ALDRIDGE, CHRISTOPHER, Sr, military officer, member of the Nova Scotia Council; b. c. 1690; d. 15 March 1745/46 in Boston.
Christopher Aldridge Sr was commissioned a lieutenant in the British army in April 1706. He probably participated in the attack on Port-Royal (Annapolis Royal, N.S.) in 1710 [see Francis Nicholson*] and shortly became a captain in the independent company of foot stationed there. In October 1712 he was ordered to survey the “Works at Fort Annapolis Royal done by Major [John Livingston*].” Pay and provisions at this neglected outpost were inadequate, and by October 1715 he had personally spent over £700 “for necessaries” for his non-commissioned officers and men. He feared that the Acadians would desert Nova Scotia for Île Royale (Cape Breton Island), and wrote in May 1715 that they had reportedly built 40 or 50 sloops for that purpose and that “several of them slips away dayly.” In 1717 the independent companies serving at Annapolis Royal and Placentia, Newfoundland, were formed into Philipps’ Regiment of Foot (the 40th); Aldridge was a captain in the new unit. He remained at Annapolis Royal and in May 1727 was appointed to the Nova Scotia Council by Lieutenant Governor Lawrence Armstrong*. He was active on this body only until November 1727.
By 1732 Aldridge had assumed command of the company posted at Canso. That fall Edward How and other justices of the peace at Canso complained that Aldridge had licensed a “great number of taverns” and had misused his authority by taking “upon himself the entire management of civil as well as military affairs at Canso.” Aldridge might have taken this action to protect his men from the civil authorities, who were upset at violence resulting from the seizure of firewood by the troops. Armstrong warned Aldridge that a military form of government would frighten prospective settlers but also urged the justices to respect Aldridge “both as a commandant and member of the Council.” The aggressive conduct of Aldridge continued, however. In reply to a question from the Board of Trade in 1734 concerning officers trading out of Canso, his uncooperative response was that “he did not know that any Captn. of a ship of warr had any business with the officers there.” To Aldridge’s credit he was uneasy about the “defenceless Condition” of Canso and warned the council of the French menace to its fishery. In the summer of 1735 Armstrong visited Canso and was disturbed at what he saw: “I found that place in great confusion, and received and heard the complaints of the inhabitants and fishermen against Capt. Aldridge. . . .” Aldridge was removed from his command and given an eight-month leave of absence.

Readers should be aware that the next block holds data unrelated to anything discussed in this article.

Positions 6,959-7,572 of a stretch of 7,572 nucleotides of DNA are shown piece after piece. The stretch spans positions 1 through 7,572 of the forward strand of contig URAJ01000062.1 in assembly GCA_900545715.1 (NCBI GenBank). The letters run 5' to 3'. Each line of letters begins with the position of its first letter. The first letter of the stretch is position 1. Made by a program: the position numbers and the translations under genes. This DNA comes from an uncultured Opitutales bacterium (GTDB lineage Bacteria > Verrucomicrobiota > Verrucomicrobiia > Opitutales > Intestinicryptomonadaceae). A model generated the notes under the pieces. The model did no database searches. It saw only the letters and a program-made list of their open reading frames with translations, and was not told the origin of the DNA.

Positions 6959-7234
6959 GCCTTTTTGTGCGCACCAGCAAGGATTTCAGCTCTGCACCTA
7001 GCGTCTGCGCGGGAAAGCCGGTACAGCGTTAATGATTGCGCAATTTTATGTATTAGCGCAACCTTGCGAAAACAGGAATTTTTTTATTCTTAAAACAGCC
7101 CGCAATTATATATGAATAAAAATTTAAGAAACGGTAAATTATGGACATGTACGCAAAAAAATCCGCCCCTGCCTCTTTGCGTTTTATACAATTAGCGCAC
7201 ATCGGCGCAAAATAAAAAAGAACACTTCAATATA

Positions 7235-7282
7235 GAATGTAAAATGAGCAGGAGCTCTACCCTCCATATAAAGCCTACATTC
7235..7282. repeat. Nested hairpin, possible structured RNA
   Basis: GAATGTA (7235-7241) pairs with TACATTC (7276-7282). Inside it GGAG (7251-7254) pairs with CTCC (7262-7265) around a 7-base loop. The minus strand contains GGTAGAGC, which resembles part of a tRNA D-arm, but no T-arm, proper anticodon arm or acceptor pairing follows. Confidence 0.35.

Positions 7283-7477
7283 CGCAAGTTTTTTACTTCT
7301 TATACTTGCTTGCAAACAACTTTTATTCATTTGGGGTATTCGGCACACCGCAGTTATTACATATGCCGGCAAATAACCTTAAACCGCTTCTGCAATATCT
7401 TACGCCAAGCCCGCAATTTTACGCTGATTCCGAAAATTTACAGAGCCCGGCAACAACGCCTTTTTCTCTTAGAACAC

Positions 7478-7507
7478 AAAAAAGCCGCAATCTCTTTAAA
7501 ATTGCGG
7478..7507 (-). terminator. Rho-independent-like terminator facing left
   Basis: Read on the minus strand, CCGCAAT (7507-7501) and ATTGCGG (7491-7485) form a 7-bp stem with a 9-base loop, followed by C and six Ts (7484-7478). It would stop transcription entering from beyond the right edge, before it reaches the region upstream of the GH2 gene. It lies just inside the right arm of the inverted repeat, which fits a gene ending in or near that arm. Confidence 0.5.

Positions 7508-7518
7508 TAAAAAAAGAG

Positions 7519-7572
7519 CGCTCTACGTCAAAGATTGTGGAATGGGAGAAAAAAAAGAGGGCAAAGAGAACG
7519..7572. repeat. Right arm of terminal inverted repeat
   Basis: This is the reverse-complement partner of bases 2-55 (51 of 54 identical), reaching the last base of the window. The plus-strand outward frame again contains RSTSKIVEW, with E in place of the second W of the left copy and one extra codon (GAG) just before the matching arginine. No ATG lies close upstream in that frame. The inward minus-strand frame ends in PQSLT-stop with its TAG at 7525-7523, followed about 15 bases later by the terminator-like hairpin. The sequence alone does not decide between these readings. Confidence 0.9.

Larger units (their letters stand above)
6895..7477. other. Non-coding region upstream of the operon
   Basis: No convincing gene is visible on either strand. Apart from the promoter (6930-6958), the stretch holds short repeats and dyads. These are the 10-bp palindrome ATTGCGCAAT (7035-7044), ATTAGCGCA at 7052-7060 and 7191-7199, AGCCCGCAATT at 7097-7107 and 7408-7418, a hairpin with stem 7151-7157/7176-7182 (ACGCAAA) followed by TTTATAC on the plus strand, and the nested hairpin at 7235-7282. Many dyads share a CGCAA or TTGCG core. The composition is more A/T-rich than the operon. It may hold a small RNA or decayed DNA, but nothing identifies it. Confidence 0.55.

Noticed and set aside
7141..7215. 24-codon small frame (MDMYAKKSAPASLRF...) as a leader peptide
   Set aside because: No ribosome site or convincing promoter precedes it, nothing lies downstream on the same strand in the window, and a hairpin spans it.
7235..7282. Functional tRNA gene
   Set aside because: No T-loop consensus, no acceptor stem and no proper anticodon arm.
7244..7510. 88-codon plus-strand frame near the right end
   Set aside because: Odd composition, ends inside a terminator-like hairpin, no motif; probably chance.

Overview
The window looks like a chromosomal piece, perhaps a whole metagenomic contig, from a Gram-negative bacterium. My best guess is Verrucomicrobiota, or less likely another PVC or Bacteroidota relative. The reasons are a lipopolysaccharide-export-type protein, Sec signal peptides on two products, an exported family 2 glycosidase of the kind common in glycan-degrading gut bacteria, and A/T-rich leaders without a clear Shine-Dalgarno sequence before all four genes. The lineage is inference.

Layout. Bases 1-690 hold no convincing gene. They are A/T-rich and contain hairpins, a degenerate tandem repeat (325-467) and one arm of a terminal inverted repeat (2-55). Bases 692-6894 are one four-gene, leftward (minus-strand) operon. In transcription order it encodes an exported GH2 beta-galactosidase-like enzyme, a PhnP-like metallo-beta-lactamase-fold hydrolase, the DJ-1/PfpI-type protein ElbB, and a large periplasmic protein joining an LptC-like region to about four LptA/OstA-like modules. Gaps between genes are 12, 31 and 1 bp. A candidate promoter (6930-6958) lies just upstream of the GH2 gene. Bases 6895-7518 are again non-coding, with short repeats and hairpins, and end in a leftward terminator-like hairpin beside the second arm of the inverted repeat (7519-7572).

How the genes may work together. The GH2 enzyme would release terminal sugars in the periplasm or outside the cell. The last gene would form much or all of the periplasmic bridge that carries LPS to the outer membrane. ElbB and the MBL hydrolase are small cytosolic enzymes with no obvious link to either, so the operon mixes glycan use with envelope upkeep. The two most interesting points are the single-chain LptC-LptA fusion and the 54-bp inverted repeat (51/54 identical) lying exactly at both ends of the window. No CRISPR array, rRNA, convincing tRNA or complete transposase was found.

Aldridge retreated to England and appears to have spent most of the next eight years there. In November 1736 the London agent of Philipps’ regiment, King Gould, reported: “Capt. Aldridge has been at Deaths Door this fall” and although now recovered had no “Intention of returning to Canso.” In these years he won the support of both his regimental commander, Richard Philipps, and the regimental agent, Gould, which was a useful counterweight to the humiliation suffered at the hands of Armstrong. Aldridge arranged that his son, Christopher Jr, handle Gould’s trade goods at Canso, which naturally endeared him to the regimental agent. In April 1742, while giving Aldridge his orders, Philipps promised that “I shall not be unmindfull of you when any thing offers.” Aldridge was returned to “Duty at Canso” where “you will of Course have the Command of that Garrison.” Apparently completely vindicated, Aldridge was slow, nevertheless, in taking up his post. He reached Boston only in the late fall of 1743 and postponed his return to Canso until the following spring. In the interval, as promised, Gould and Philipps had not neglected his interests, and in March 1743/44 Aldridge learned of his promotion to the rank of major.
Aldridge had probably passed the 1743/44 winter at Annapolis Royal for Paul Mascarene, in command there, commented on his deteriorating health. Aldridge had suffered “a fitt of the palsie” and Mascarene gave him “leave to go to Boston.” Unable to return to Canso, Aldridge was not present when the post fell to the French in May 1744. However, his wife and family were among the prisoners taken there when Captain Patrick Heron capitulated. In May 1745 the French threatened Annapolis Royal and Governor William Shirley of Massachusetts decided to send the former Canso garrison, now at Castle William (Boston), to its defence. He and Heron disagreed about whether the period of the garrison’s commitment not to bear arms was over, and Shirley asked Aldridge, the senior officer on the spot, to order the troops to Annapolis. With some hesitation Aldridge did so and the troops sailed. The threat to Annapolis, however, had disappeared in the meantime.
At the time of this incident Shirley described Aldridge as “in a very weak Condition here,” and his sickness culminated in death on 15 March 1745/46. Aldridge had at least one son, Christopher Jr, and at least three daughters.
National Library of Wales (Aberystwyth), Tredegar Park collection, 128/1730; mss/262, pp.13, 14, 15; mss/284, pp.53, 81, 186, 252; mss/285, p.84; mss/287, pp.97, 219. PAC, MG 11, Nova Scotia A, 6, pp.22–23; 21, p.63; 26, p.101. PANS, RG 1, 8, pp.112–14; 9, p.53; 12, no.38; 13, no.7. PRO, Adm. 1/3817; CO 217/4, ff.362, 363, 364, 372. Correspondence of William Shirley (Lincoln), I. Documents relating to currency in Nova Scotia, 1675–1758 (Shortt), 63, 64, 70, 71, 78, 79, 93, 103–9, 147, 304. N.S. Archives, II; III, PRO, CSP, Col., 1714–15, 180; 1720–21, 158, 159, 349; 1734–35, 101, 397; 1735–36, 64, 65. English army lists (Dalton), IV. Dalton, George the first’s army, I.